7. National Federation of Independent Business v. Sebelius. A.k.a., “the Obamacare Supreme Court decision.” Unless it has to do with patent or copyright law, I don’t really ever read cases, but my mom wanted me to explain the decision to her so I took a full 3 or 4 hours to read it. I genuinely think Roberts is a smart guy (I would never say that about Thomas or Alito), and I’m very happy that he chose to not toe the party line on this one. Obamacare is hardly perfect, but I love the idea of as many Americans as possible having health insurance. Some may call this notion communism or socialism; I call it common sense for a civilized nation. I have no idea if this was a one-off for Roberts, or if he’s going to start taking the liberal approach on other issues as well. Could he be on the good side during the gay marriage cases next year? Oh man, once Obama replaces Kennedy and the SC is liberal for the next 15 years, the good times are gonna roll.
6. Call Me Maybe. At some point last year—it may have been June, or May, or even when I was back in Japan, I noticed that a lot of friends were posting videos related to this song on Facebook. There was the actual song, and remixes, and parodies (from SNL to Sesame Street), and all sorts of memes or whatever-the-hell you call them. You know, like that picture of David Bowie from Labyrinth that said, “I just met you, and this is crazy, but here’s my labyrinth, I stole your baby,” and so forth. I avoided listening to the song for as long as I could, because I knew I’d hate it. Then in July I went to NY for my birthday and 2 weddings. After my birthday party at Cherry Tavern, I took a cab back to Brooklyn with my friend, and this horrible abomination of noise (I hesitate to even call it a “song”) came on. Fortunately, I was so wasted that I didn’t really hear it. However, it came on again at the first wedding. And then the second. And then every single night out after that for the rest of the summer. People: this shit is G-d awful. It might be a new low for pop music, and that is really, really saying something. I lost a lot of faith in humanity knowing that this song was the #1 summer jam in the U.S. Thank G-d Gangam Style came out and rescued our nation (and the world) from the auditory abyss that was Call Me Maybe. Let’s put it this way: I was not at all surprised to learn that the singer is Canadian. This is their revenge for all of the jokes over the past however many years. They’re all up across the border eating poutines and laughing hysterically.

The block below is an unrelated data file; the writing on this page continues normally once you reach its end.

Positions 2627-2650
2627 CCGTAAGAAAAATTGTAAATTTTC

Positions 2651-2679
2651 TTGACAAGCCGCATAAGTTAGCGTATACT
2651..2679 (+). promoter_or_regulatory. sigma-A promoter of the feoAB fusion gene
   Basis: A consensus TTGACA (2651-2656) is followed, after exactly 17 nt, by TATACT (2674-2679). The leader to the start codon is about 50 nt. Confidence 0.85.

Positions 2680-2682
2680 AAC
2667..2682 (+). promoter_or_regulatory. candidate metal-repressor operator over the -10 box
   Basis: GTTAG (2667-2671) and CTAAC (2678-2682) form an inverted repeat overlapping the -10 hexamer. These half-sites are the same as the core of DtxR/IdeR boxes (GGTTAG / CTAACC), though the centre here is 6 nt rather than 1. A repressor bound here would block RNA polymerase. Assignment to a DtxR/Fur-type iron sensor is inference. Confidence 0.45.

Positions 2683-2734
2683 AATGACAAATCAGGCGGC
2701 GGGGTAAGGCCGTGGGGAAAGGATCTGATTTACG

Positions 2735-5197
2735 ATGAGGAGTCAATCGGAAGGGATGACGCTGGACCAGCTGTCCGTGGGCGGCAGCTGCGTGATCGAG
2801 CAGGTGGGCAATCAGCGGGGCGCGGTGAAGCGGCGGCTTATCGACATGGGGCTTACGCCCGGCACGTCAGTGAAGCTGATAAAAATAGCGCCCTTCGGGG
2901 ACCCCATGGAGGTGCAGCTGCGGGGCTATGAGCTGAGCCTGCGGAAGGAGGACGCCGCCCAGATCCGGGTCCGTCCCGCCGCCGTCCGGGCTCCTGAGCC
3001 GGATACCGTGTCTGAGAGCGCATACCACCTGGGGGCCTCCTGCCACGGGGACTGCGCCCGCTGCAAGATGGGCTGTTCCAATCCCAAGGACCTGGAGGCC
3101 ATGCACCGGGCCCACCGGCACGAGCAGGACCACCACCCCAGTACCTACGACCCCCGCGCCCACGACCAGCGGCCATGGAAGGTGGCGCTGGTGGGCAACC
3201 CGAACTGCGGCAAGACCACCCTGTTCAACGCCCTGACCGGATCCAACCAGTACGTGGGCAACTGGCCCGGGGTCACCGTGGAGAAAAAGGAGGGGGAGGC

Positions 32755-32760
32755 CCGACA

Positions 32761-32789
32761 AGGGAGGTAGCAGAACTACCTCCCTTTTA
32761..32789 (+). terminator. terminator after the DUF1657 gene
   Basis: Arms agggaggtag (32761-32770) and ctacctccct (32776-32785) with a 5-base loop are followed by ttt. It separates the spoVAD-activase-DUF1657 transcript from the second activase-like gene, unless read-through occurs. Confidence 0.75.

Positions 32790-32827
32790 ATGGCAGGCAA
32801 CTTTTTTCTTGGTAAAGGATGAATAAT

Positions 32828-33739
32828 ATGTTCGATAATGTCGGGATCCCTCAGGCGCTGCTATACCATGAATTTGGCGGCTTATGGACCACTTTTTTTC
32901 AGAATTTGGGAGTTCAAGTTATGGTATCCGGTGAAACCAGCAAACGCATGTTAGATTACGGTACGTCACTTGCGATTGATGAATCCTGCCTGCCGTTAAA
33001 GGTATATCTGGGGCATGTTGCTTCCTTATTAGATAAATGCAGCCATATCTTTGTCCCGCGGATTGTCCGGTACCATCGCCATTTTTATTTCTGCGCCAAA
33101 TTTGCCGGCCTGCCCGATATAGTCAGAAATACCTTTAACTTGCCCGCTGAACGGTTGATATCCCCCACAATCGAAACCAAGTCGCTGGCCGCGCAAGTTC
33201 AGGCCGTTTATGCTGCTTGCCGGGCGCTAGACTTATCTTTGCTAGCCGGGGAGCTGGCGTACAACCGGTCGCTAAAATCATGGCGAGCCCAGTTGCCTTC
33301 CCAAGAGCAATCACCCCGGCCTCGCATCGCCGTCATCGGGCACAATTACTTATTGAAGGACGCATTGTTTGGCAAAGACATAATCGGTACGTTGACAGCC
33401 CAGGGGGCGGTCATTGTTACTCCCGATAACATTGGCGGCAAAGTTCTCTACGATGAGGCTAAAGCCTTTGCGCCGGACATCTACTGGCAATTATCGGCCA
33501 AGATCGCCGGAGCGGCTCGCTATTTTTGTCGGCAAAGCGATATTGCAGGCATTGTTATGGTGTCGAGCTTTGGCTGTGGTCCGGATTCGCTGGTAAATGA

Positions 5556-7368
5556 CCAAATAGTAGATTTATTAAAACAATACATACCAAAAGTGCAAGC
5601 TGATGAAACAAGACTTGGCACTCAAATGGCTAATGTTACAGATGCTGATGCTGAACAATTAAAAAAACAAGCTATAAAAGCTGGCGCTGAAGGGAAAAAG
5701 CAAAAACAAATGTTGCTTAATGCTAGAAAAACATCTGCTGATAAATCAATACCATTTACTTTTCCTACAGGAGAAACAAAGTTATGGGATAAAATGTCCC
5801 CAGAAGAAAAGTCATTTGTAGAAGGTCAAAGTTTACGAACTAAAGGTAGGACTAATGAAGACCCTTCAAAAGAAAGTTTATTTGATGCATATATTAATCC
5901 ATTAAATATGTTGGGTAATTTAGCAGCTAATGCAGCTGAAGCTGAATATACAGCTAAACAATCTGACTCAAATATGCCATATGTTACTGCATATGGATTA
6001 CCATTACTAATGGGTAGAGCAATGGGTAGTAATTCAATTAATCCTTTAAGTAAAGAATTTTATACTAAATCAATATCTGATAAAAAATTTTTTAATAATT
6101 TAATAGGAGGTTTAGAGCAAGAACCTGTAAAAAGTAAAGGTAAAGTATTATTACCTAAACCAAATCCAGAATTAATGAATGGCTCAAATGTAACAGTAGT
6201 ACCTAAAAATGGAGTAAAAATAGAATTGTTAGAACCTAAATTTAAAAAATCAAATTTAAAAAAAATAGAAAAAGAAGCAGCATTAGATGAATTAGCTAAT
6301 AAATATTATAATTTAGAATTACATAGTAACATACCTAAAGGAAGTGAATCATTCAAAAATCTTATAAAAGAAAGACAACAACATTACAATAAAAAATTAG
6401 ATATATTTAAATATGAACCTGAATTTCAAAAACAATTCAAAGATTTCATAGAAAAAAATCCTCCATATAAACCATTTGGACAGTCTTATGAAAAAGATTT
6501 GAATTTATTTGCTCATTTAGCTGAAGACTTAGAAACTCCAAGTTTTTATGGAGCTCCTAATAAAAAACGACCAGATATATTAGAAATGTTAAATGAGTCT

5. Trayvon Martin. This unpleasant incident led me to disrespect hardcore conservatives even more than I already did. I do not understand why guns are ever equated with “manliness”. To me they represent the opposite. Real men can fight (or resolve their conflicts through non-violent means, but that’s not the point here). Any coward or weakling can kill somebody with a gun. The fate of George Zimmerman has yet to be decided, but I wouldn’t be remotely surprised if he walks, due to Florida’s “stand your ground” rule. The phrase “stand your ground” is somewhat deceptive, because it implies that the person invoking it has big cajones. Real men stand their ground! The truth is that, it appears that the “stand your ground” rule means that if you pick a fight with somebody whom you outweigh by 90 pounds, and you legitimately get your ass kicked, you’re allowed to take out your gun (which you had hidden the whole time) and shoot and kill him. Bonus points if he’s black (because then you can more easily claim that he was a “thug”)! They really should call it the “complete and utter pussy” rule. I truly believe that hardcore conservatives in support of these laws get some sort of sexual arousal from firearms. As I told one conservative friend of mine (who sent me an email with a bunch of pictures of big guns), I prefer to jerk off looking at naked ladies.
4. The latest Israel-Palestine Kerfuffle. I do not mean to disrespect the victims of what actually happened by calling it a “kerfuffle,” I just really like that word. The affair already inspired me to write one entire blog post, so I need not say much more on it, except that the whole world needs love, and the Middle East needs it especially.